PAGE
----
The decision to study Industrial Design in college was a simple one for me, as it combined many of the skills that I already enjoyed growing up as an artist, model builder, and addressed my fascination with cool gadgetry. I’d already finished a 2 year program in Film Production, and wanted to build out my design skills. If nothing else, a degree in Industrial Design would open many doors, perhaps ones that I hadn’t considered when I started the program.
Little did I know how big one of those doors would be. By the time I’d graduated with a BFA in Industrial Design from Kendall College of Art & Design, the software industry had exploded. Suddenly there were opportunities for people with my skills – product design, human factors, ergonomics, graphic design with digital tools. It was a time when there were few programs dedicated to cranking out user experience software designers.
I was already steeped in state of the art UI Design at the time, having worked for a local Engineering and Architectural computer consultancy. We provided hardware and CAD/CNC software for a variety of companies, most of which supported West Michigan’s automotive, office furniture, and architectural industries. In an area that had few computer technology companies, I’d quickly become a subject matter expert. As I look back this path almost appears to be ‘by design’.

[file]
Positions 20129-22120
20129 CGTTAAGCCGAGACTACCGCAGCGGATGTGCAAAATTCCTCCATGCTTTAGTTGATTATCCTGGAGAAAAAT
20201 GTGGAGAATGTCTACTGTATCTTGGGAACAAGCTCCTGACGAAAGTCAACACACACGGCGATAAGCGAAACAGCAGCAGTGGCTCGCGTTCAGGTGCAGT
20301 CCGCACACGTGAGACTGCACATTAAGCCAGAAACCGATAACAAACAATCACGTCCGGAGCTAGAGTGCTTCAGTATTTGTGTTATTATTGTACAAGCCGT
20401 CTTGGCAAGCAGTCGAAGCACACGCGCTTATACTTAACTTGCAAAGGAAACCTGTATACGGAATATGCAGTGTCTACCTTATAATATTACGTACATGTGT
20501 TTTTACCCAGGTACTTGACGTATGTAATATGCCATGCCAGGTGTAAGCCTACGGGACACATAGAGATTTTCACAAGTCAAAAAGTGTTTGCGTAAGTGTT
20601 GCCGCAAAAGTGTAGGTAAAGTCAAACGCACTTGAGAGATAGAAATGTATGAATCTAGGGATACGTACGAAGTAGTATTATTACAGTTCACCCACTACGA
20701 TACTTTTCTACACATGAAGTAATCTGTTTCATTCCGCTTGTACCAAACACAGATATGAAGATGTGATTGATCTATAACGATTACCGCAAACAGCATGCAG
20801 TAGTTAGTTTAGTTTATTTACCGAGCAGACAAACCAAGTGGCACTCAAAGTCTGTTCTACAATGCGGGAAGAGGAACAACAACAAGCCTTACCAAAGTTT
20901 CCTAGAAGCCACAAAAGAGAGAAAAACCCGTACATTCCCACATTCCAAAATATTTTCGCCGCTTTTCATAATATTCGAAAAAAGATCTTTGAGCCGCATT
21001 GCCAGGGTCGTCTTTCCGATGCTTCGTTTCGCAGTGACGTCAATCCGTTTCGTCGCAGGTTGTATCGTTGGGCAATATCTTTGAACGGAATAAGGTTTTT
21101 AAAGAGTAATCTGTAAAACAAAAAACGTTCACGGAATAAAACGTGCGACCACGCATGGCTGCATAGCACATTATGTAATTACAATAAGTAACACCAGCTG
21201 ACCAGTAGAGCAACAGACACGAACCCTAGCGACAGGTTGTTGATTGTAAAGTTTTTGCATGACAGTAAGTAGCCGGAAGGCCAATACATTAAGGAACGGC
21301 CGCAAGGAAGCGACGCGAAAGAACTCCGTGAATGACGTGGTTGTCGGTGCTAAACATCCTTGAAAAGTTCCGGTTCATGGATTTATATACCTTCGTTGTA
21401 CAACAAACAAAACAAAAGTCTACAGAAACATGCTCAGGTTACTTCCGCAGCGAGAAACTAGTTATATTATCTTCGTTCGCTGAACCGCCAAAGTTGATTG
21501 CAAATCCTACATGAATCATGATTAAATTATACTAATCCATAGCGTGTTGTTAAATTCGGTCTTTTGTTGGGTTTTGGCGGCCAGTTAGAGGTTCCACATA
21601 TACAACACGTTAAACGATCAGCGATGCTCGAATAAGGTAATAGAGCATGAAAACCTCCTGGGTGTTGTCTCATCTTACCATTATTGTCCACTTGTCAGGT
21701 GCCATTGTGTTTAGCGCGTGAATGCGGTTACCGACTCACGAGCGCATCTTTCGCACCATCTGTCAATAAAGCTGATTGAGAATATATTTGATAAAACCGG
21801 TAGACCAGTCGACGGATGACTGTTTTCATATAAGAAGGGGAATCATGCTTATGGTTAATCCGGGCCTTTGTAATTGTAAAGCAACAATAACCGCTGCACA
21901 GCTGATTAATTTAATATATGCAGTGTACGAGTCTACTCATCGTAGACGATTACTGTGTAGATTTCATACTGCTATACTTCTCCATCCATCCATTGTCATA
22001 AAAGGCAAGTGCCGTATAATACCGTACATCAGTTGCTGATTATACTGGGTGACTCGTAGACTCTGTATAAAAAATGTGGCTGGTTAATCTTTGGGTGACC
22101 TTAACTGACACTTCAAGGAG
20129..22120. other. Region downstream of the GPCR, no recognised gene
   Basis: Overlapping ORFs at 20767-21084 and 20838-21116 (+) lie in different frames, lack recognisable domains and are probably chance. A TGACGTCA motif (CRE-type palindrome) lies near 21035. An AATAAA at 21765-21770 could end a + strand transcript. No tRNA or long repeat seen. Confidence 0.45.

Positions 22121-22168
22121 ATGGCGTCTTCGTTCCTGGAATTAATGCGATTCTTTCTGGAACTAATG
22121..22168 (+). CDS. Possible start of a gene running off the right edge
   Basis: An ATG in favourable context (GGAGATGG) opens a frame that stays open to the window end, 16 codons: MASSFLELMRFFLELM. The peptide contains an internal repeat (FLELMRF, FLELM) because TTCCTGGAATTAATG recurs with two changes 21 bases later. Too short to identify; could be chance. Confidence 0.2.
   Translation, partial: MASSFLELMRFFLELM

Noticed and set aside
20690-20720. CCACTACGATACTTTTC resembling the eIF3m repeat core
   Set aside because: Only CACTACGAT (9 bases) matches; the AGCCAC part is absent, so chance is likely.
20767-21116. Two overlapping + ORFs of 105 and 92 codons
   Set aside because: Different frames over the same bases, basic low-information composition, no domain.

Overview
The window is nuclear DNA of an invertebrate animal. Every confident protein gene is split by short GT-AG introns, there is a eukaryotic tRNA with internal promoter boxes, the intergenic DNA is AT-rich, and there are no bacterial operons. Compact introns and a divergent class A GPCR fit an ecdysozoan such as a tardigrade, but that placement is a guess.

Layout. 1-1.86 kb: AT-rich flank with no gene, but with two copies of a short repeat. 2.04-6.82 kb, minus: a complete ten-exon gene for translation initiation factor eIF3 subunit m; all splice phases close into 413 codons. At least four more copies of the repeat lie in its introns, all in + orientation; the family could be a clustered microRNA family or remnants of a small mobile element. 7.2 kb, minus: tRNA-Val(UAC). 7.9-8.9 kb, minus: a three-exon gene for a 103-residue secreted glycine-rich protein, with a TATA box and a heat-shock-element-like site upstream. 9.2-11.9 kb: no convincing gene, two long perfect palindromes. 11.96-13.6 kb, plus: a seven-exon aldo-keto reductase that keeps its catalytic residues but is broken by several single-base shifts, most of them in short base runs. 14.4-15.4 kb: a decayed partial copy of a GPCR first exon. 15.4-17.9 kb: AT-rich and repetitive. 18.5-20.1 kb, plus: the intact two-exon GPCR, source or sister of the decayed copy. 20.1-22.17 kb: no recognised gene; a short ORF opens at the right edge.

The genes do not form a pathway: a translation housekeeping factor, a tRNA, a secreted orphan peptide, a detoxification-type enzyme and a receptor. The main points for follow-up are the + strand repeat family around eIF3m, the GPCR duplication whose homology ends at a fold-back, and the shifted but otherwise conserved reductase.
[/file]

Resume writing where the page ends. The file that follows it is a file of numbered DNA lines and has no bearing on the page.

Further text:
Today there are many more university programs dedicated to producing designers specifically for the software industry. I’ve often wondered, were I facing the same decision, going into college today, would I still find Industrial Design more appealing? The answer, after careful consideration, is always yes I would lean more towards Industrial Design. But that’s a choice I would make knowing that I personally enjoy product design – as in design of objects, forms, and experiences – as opposed to designing for a 2 dimensional screen.
As it has turned out, my ID background has served me well, and over the years I’ve enjoyed a number of roles that did land me in the product design space. With software UI Design becoming more of a commodity, I’m finding myself looking outside the field, considering the other possible doors for someone with my range of skills.
It’s all part of the ride.